In addition to the always standard Gran Prix mode, GX introduces Story mode, which takes you through the trials and tribulations of the blue clad Captain Falcon. Story mode is broken up into chapters and these can range from the it's-so-easy-you-can't fail Chapter 1 to the 180 Chapter 2 that is racing rival Samurai Goroh through the rock tumbling Red Canyon, a chapter so difficult that some players have never even cleared it. Someone on the development team had to be thinking "Yeah, Chapter 2 will make players cry, but we reaaaaalllly gotta make them suffer." If by the grace of God you managed to clear Chapter 5, the has a very unpleasant surprise in store for you.
In Chapter 6, Captain Falcon is taken by surprise by the sinister duo of Blood Falcon and Black Shadow. Bound and tossed into his Blue Falcon racing machine, Blood Falcon straps a speed sensitive bomb on Captain Falcon's ride. If it dips under 700 kph, everyone's favorite Falcon Punch thrower will go down in a fiery blaze of not glory. "So," you're probably thinking "It's like the movie Speed, right?" Yeah, the premise of this trap mirrors the plot of Speed, but take a look at the map in the right hand corner of the screen shot above. The bus in Speed never had to floor it on roads that looked like that. Oh, but it isn't just the sharp turns and curves that'll make you sweat. There's also dirt patches that slow you down and other cars on the road that drive at a snail's pace that you have to avoid collisions with. For anyone that hasn't perfected F-ZERO GX's controls (which is more than half the people that have played this game) it is very easy to bang the Blue Falcon up against those sharp turns, play pinball with you as the ball and blow yourself up.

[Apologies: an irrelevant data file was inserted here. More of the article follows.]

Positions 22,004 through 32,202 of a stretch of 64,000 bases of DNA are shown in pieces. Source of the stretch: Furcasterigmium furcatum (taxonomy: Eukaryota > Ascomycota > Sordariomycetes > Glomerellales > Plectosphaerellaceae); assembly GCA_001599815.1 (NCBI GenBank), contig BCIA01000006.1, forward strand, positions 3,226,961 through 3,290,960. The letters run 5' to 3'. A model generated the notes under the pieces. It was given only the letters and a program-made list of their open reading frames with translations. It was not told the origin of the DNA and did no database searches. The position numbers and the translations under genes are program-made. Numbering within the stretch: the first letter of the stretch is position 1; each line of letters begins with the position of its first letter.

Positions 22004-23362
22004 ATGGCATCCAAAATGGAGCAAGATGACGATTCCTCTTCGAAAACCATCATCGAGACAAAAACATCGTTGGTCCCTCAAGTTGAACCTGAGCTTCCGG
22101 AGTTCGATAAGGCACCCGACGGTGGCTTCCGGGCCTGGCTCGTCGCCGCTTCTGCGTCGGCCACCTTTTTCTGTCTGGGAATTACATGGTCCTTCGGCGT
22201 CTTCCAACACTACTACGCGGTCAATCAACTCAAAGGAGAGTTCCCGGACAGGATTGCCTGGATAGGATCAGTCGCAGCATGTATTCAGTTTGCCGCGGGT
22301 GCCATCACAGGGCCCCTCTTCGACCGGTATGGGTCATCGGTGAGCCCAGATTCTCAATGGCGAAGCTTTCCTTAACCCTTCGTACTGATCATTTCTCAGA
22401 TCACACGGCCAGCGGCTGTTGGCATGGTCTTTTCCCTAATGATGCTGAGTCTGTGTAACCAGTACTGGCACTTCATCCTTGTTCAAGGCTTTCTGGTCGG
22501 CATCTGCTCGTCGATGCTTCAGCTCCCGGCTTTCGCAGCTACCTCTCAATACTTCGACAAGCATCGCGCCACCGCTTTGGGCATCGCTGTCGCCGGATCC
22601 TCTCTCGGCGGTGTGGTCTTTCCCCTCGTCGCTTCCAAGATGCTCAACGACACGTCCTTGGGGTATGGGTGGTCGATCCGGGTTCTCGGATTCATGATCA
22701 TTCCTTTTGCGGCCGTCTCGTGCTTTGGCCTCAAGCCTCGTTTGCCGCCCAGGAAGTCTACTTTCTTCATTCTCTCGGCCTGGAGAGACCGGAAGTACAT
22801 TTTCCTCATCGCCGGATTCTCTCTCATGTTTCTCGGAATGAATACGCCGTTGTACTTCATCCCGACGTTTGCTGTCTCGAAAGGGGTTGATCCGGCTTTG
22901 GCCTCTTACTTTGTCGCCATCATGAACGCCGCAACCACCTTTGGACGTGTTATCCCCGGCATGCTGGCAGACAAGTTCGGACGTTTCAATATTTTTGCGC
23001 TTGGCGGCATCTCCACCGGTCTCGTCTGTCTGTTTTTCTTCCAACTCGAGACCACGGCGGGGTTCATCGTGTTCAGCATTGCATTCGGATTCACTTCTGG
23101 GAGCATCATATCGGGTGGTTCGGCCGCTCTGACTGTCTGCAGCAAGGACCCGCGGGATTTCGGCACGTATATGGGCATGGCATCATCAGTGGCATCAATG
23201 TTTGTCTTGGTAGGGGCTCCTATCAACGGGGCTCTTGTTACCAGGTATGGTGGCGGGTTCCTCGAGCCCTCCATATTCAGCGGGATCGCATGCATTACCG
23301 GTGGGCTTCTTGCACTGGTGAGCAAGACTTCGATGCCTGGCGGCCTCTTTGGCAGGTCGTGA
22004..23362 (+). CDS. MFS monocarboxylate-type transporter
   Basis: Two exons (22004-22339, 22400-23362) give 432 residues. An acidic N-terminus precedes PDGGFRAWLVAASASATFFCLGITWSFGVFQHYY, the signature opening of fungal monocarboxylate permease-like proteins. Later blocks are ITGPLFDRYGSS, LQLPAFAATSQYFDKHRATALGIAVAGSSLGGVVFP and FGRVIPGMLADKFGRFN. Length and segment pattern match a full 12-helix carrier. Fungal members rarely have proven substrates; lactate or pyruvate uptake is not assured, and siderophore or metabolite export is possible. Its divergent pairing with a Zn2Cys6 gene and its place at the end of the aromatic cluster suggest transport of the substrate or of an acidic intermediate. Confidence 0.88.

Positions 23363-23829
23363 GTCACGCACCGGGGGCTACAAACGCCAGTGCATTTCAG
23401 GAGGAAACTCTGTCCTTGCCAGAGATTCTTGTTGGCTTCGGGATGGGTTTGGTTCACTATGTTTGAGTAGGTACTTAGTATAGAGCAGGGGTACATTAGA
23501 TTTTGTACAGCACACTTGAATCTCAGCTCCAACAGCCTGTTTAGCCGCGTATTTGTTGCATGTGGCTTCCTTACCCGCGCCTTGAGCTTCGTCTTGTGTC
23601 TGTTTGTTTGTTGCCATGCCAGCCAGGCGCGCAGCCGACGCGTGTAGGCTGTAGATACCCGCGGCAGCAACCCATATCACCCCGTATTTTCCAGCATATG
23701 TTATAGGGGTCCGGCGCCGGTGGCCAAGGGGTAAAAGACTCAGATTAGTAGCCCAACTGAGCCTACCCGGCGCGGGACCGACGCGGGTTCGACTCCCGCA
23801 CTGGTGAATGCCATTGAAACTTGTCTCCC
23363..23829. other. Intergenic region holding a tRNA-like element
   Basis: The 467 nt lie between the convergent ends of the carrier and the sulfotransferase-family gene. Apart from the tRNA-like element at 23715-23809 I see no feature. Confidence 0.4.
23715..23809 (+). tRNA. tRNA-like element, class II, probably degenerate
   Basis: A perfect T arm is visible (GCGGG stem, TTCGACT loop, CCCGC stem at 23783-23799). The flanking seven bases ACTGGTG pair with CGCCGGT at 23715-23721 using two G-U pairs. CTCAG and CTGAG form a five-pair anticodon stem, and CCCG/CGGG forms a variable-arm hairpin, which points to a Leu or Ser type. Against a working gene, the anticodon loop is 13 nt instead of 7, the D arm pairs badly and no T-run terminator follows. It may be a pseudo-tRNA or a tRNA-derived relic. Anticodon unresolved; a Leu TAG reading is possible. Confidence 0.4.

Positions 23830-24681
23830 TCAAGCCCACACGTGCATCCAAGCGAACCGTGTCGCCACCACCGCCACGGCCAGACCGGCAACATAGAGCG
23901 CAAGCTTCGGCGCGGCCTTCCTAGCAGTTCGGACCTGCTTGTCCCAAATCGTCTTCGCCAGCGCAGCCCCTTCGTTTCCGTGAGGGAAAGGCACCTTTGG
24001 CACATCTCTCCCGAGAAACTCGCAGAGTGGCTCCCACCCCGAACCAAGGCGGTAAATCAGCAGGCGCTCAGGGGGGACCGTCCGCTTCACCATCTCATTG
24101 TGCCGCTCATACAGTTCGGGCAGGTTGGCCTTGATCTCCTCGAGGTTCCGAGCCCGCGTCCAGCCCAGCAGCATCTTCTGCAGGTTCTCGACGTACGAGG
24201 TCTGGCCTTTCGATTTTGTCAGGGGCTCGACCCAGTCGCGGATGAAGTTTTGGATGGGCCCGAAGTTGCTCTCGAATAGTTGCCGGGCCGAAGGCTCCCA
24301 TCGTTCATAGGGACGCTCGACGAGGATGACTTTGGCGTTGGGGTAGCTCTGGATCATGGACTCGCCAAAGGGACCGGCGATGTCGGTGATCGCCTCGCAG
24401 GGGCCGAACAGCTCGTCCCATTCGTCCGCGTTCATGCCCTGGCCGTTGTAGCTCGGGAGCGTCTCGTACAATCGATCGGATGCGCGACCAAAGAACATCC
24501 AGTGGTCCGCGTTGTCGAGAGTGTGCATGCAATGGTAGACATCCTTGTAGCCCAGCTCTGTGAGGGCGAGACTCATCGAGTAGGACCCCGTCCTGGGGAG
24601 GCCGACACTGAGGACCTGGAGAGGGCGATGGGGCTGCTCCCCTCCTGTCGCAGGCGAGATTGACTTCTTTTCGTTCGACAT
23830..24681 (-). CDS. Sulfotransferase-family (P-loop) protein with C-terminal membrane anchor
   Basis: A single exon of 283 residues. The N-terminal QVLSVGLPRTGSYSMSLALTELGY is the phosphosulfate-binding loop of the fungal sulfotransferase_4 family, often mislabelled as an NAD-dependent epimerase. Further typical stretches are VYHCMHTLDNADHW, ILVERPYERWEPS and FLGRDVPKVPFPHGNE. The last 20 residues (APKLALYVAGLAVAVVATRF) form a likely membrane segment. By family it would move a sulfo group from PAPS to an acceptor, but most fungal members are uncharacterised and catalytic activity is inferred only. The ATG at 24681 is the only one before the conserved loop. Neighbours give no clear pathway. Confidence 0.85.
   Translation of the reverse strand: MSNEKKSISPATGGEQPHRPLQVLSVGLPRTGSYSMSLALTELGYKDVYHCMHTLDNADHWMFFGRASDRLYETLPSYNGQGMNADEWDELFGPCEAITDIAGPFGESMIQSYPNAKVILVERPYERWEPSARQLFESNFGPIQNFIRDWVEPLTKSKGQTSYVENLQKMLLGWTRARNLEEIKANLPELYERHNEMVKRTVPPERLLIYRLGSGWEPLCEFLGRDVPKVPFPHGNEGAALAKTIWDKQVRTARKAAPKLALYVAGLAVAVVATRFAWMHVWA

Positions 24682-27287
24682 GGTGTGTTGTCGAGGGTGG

Mecha No Mistake - Rayman Origins (Multi)
Ah, Rayman Origins, such a splendid platformer with a cartoonish, yet gorgeous art style. With Michel Ancel back at the helm, the Rayman platform series was brought back with a vengeance. I've been a fan of the Rayman series since the original game but Rayman Origins was the first game in the franchise that I actually finished. I don't say that because Origins was easy. Quite the opposite really.
Rayman Origins has no lives, giving you unlimited attempts at any stage. That may seem like the game is being merciful but the game is only doing this because its going to show you unfathomable amounts of cruelty.You know a game isn't going to fool around when it tells the lives system that most platform games adhere to that it can go screw itself. Rayman Origins' brutality doesn't just come from the bonus Land of of Livid Dead or Tricky Treasure stages. Some of the stages that make you rock back and forth in a fetal position in a corner are mandatory, like the late game Mecha No Mistake.
Mecha No Mistake is an industrial level, but it doesn't just have crushers, buzz saws and spinning gears for the sake of having metal cosmetics. In this level, you are constantly in the thick of these obstacles and it seems like the stages is always coming up with new ways to throw this stuff at you. You'll have to run under crushers, dash past spinning buzz saws, wall jump on crushers while trying not to get cut up by the buzz saws. There's also the platforms that can only be jumped on when they light up and in some instances, you'll have to wall jump off of these. One of the biggest hurdles of Mecha No Mistake is the numerous crushers, coming in all sorts of sides. You're probably thinking it best to just floor it past these things but if you go too fast, you can accidentally get caught behind a crusher and when it pushes back into the wall, you'll die instantly. Mecha No Mistake is an industrial nightmare for solo players and just a tiny bit less stressful with friends but since Rayman Origins thrives on New Super Mario Bros. multiplayer shenanigans, there will be plenty of death and frustration to go around.